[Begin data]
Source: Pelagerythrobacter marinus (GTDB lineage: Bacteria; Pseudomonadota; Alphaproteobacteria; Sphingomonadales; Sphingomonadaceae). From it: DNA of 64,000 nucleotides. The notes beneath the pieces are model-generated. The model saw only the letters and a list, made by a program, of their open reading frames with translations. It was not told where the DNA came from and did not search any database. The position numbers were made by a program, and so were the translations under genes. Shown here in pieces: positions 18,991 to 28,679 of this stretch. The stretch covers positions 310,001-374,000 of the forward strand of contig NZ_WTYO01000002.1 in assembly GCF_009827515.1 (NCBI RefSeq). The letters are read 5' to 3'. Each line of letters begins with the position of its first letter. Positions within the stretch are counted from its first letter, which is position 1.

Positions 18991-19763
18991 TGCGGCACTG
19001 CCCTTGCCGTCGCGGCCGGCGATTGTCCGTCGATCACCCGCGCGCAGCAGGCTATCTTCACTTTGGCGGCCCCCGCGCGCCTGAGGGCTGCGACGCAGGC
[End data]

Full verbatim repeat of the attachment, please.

Source: Pelagerythrobacter marinus (GTDB lineage: Bacteria; Pseudomonadota; Alphaproteobacteria; Sphingomonadales; Sphingomonadaceae). From it: DNA of 64,000 nucleotides. The notes beneath the pieces are model-generated. The model saw only the letters and a list, made by a program, of their open reading frames with translations. It was not told where the DNA came from and did not search any database. The position numbers were made by a program, and so were the translations under genes. Shown here in pieces: positions 18,991 to 28,679 of this stretch. The stretch covers positions 310,001-374,000 of the forward strand of contig NZ_WTYO01000002.1 in assembly GCF_009827515.1 (NCBI RefSeq). The letters are read 5' to 3'. Each line of letters begins with the position of its first letter. Positions within the stretch are counted from its first letter, which is position 1.

Positions 18991-19763
18991 TGCGGCACTG
19001 CCCTTGCCGTCGCGGCCGGCGATTGTCCGTCGATCACCCGCGCGCAGCAGGCTATCTTCACTTTGGCGGCCCCCGCGCGCCTGAGGGCTGCGACGCAGGC